Foreshadowing in a Story: Providing Your Reader With Memories

This article is an excerpt from the Shortform book guide to "Wired for Story" by Lisa Cron. Shortform has the world's best summaries and analyses of books you should be reading.

Like this article? Sign up for a free trial here.

What does foreshadowing accomplish in a story? How can it be used to powerful effect with your readers?

In Wired for Story, Lisa Cron explains that humans have an innate need to understand the reasons behind everything—to make sense of what’s happening to us and around us. One of the techniques that writers can use to satisfy this human need is foreshadowing.

Keep reading for Cron’s exploration of foreshadowing in a story and how it affects readers.

Foreshadowing in a Story

Cron argues that our brains evolved to absorb information through stories. So, writers who want to create compelling narratives should write in a way that satisfies our brains’ expectations of story. Stories developed hundreds of thousands of years ago as a way to keep us safe from potential dangers without us actually experiencing them, and thus we’ve evolved to crave them. Today we continue to use stories to experience simulated realities in order to understand life.

Part of the way we make sense of what’s happening to us is to call on memories from the past that help us interpret what’s going on in the present. According to Cron, you need to provide your reader with such memories so major reveals in the story will make sense.

To do this, you can use foreshadowing in a story. This is when you give the reader hints about a change that’s going to happen later in the story. When you foreshadow, you essentially create a memory for the reader to recall later, and that memory helps them make sense of eventual character or plot changes. Foreshadowing importantly also lets you justify a choice by your protagonist that seems out of character. In fact, any out-of-character choice your protagonist makes must be warned of in advance. 

It’s Easier to Call on Emotional Memories

The brain pays particular attention to memories that evoke emotional responses in order to make sense of what’s happening. Because of this, you can even manipulate how well the reader is likely to remember a memory you implant for them by adjusting the emotional impact it has. For example, if you want the reader to be able to call upon the memory easily as the story goes along, you can present it in a highly emotional context that will make it stick in the reader’s memory, such as by showing its immediate emotional effects on the protagonist or other characters.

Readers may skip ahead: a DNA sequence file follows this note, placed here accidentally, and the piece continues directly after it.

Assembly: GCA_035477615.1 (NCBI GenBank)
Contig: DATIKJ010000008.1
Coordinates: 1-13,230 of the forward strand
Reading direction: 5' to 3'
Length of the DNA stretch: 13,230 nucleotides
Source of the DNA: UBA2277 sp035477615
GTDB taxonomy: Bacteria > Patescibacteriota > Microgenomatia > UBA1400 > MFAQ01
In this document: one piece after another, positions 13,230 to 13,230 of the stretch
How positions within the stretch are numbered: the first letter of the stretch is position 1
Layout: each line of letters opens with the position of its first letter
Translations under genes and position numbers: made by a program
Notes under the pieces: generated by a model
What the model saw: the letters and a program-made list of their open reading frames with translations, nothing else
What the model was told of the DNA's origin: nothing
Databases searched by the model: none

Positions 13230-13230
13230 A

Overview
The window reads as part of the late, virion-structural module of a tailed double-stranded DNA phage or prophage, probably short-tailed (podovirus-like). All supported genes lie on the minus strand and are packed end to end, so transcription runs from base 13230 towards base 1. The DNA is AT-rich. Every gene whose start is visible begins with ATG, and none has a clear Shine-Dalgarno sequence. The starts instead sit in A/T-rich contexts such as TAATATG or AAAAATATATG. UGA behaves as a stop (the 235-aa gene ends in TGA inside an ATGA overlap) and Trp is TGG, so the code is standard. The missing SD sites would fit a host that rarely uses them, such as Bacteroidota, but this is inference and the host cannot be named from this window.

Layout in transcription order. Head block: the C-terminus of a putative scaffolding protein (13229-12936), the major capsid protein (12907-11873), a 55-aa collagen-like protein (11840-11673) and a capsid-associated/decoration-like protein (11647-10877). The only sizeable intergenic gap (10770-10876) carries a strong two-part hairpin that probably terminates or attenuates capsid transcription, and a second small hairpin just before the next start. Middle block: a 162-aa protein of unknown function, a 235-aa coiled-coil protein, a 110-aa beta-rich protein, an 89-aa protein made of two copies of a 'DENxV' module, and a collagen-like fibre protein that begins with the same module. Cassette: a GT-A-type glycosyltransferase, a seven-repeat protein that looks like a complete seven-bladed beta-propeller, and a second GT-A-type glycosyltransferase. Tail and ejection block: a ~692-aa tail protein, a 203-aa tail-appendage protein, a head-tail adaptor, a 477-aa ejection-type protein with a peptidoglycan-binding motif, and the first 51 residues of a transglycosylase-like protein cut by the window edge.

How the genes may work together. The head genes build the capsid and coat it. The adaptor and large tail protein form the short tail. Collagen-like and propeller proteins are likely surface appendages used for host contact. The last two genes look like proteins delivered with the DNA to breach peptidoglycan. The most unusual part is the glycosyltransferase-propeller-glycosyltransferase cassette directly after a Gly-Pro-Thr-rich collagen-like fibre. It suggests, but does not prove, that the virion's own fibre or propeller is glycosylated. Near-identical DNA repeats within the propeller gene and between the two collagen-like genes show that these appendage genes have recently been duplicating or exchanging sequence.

Conversely, if you want the memory to be somewhat buried so the reader only remembers it when it suddenly becomes relevant, you can couch it in scenes or contexts where the emotional impact is unclear or is only described later.

For example, if you establish in chapter one that your protagonist has a deathly fear of flying but, later, they need to get on a plane to save the world, you have to include information in those intervening chapters that justifies this choice, such as describing how the protagonist is taking steps to overcome their phobia.

(Shortform note: You can choose to foreshadow things in your story in a number of ways. The type of hint-dropping that Cron describes is called indirect foreshadowing, but you can also give information that makes a clear prediction about what will happen later, which is called direct foreshadowing. This gives the reader an explicit memory that they can expect to see play out in the story later. You also don’t have to limit your foreshadowing to the text of your story: You can plant hints about the plot in your story’s title or setting. To foreshadow well, avoid inundating your reader with hints, and make sure they’re spread out rather than concentrated in one spot.)

Foreshadowing in a Story: Providing Your Reader With Memories

———End of Preview———

Like what you just read? Read the rest of the world's best book summary and analysis of Lisa Cron's "Wired for Story" at Shortform.

Here's what you'll find in our full Wired for Story summary:

  • How humans have a neurological need for stories
  • The formula that the human brain expects to encounter in a story
  • How to build a protagonist that engages your reader

Elizabeth Whitworth

Elizabeth has a lifelong love of books. She devours nonfiction, especially in the areas of history, theology, science, and philosophy. A switch to audio books has kindled her enjoyment of well-narrated fiction, particularly Victorian and early 20th-century works. She appreciates idea-driven books—and a classic murder mystery now and then. Elizabeth has a blog and is writing a creative nonfiction book about the beginning and the end of suffering.

Leave a Reply

Your email address will not be published.